Thomas Jefferson Papers

To Thomas Jefferson from Joshua Johnson, 9 October 1792

From Joshua Johnson

London 9 October 1792


I received the honor of your favor of the 31st. May by Mr. Pinkney, together [with]1 the Laws of the last Session of Congress, and have paid the greatest Attention to the one you refer to, Chapter 24, regulating the Consular Office; by this Act I find that Bond, with two Securities must be given within twelve Months from its date (14 April last) for the faithful discharge of a trust for which there is no Compensation made to the Appointed for his Labour or loss of time: considering this to be a direct violation of the Promise contained in your Letter of the 7th. August 1790, attending the Commission which the President honored me with, and which I hold binding on you, for the reimbursement of every Expence incurred on Account of the Public; I shall decline giving my Friends the trouble of being my Security, or executing any Bond myself, but will continue to execute the functions of my Office to the best of my Judgment; and for the benefit of my Country, until the President shall be pleased to appoint some other person to take my place.

I have not yet exhibited my Accounts to Mr. Pinkney for Payment; I have still some Law Charges to get in; that shall however be done by or before the close of the Year and you shall be informed of the Arrangement. With this I transmit you the half Years Accounts of the inward and outward Entries of American Ships ending the 30th. June, in the most perfect manner in my power, but as the Act of Congress does not direct the Captains of Ships belonging to the U.S.A. to report and clear at the Consul’s Office, full one half of them have since the commencement of the last half Year, neglected it; and as the Customs have in some Instances, refused us permission to take Copies from their Books, the Accounts hereafter must be very imperfect; add to which it has very much diminished the Dignity of the Office: I have thought it a Duty to mention this, that you may take it into Consideration, and if you think proper remedy the evil. I am delighted at the Accounts you give me of the prospect of a plentiful Harvest, the Surplus will prove a Blessing to Spain and France, who stand in great need of it, at the same time will make the Husbandman a generous Reward for his Industry and Labour; even the Harvest in this Country is much injured from the great Quantity of Rain that has fallen; and in many parts of the Kingdom it now lays rotting in the Fields, so that I incline to think that recourse must be had from hence to America for Supplies; few other Articles the Produce of our Country, are in Demand here.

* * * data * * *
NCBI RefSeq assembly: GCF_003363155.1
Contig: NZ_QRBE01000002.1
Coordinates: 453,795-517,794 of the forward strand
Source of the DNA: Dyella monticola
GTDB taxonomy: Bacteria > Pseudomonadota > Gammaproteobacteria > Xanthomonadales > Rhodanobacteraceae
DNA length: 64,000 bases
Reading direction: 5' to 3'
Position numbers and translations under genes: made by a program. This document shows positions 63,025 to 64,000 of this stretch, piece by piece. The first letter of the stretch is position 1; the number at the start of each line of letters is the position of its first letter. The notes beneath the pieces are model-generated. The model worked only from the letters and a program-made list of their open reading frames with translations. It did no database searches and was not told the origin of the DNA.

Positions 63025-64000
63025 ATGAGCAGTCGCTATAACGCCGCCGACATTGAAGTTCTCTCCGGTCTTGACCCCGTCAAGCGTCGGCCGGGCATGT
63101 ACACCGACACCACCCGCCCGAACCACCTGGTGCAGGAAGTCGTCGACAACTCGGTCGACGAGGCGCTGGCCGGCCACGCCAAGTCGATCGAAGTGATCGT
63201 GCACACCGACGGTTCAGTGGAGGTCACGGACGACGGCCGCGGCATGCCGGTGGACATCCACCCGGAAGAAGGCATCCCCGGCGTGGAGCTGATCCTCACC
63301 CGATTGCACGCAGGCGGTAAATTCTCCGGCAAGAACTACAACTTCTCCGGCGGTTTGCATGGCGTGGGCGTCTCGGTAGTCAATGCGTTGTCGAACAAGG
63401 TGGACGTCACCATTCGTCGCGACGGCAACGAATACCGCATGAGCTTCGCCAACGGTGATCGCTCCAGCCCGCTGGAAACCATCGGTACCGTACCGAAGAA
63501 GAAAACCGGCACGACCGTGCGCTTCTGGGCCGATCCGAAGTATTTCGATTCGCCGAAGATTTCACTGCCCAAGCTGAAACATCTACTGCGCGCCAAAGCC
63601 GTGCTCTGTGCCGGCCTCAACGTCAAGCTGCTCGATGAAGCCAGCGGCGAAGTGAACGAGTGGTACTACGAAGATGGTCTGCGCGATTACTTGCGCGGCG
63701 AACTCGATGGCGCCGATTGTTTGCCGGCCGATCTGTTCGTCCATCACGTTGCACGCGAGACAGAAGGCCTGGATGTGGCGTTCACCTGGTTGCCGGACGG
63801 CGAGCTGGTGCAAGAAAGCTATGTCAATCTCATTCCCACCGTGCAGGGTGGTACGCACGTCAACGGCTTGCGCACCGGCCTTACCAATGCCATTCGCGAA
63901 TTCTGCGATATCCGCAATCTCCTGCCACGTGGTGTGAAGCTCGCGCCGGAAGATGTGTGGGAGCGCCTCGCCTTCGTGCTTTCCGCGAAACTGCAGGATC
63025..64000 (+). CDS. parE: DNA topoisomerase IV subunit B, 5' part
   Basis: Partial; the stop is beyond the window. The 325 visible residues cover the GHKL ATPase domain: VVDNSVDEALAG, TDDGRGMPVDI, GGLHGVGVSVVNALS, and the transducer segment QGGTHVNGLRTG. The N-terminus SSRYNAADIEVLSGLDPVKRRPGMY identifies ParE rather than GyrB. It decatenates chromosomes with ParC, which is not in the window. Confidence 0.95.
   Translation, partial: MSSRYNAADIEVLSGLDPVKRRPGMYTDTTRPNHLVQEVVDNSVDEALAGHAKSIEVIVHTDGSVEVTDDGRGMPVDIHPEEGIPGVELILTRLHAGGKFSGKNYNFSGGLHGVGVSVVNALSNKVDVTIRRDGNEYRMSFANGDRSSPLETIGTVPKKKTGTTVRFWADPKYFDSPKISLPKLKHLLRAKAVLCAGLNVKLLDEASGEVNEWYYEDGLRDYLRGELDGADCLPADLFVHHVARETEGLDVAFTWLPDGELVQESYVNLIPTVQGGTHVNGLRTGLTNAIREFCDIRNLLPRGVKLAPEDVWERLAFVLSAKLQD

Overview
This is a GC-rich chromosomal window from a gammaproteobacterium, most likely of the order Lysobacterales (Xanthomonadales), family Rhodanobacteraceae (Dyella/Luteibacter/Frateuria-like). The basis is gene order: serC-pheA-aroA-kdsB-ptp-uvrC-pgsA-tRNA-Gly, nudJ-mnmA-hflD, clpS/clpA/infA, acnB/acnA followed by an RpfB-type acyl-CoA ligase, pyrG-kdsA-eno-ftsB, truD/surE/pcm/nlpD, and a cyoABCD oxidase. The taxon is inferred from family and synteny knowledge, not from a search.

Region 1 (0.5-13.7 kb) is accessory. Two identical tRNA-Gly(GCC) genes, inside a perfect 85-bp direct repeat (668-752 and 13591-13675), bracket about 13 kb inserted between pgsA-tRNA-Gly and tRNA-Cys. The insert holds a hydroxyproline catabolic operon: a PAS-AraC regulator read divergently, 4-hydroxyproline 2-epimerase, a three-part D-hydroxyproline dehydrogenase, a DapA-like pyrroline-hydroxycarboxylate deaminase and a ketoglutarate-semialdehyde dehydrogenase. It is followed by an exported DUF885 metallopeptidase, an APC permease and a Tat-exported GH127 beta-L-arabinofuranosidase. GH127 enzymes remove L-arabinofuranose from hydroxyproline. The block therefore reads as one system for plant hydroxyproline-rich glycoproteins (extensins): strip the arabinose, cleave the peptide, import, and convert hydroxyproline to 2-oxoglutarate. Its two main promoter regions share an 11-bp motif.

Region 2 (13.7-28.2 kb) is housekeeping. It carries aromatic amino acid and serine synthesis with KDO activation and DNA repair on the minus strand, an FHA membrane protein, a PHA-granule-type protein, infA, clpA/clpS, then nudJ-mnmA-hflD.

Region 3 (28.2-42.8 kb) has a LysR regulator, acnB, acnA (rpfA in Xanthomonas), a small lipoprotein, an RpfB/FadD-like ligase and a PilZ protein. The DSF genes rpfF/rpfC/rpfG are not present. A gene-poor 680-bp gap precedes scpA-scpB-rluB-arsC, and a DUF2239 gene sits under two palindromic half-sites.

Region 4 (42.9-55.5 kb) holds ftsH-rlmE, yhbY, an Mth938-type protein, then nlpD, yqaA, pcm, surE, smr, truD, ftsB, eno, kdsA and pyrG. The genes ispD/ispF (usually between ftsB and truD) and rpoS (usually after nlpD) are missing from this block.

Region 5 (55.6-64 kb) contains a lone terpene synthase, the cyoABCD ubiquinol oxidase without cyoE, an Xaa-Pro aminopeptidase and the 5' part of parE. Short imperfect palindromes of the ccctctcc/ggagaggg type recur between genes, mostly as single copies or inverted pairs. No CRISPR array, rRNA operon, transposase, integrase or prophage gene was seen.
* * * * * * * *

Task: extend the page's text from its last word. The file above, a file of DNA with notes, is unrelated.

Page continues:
I cannot but complain of the hard treatment I have received from my Country, it is now two Years since I have appropriated my time, and been at a heavy Expence in her Service, during which you, Sir, must be sensible of the Services I have done my Country individually, and my Country generally. Yet so lightly has Congress considered them, that they have given me nothing, and what is still more mortifying to a mind ever attached to the Honor and Prosperity of his Country, and governed by the strictest rectitude, to find not even a hint of Approbation; my Conscience tells me I deserve it. Hoping that the Office may never be filled with one less so I remain with the most perfect respect Sir Your most Obedient, and most Humble Servant

Joshua Johnson

RC (DNA: RG 59, CD); in a clerk’s hand except for signature; at foot of text: “Thomas Jefferson Esqr.”; recorded in SJL as received 9 Jan. 1793. Enclosure not found.

At TJ’s urging, Johnson subsequently reconsidered his decision to resign as consul in London and posted bond in accordance with the terms of the consular act passed by Congress in April 1792 (Circular to Consuls, 21 Mch. 1793; Johnson to TJ, 24 Aug. 1793). TJ’s 7 Aug. 1790 letter to Johnson is printed at 12 July 1790 as Document iv in group of documents on the war crisis of 1790.

1Editors’ conjecture for word omitted in manuscript.

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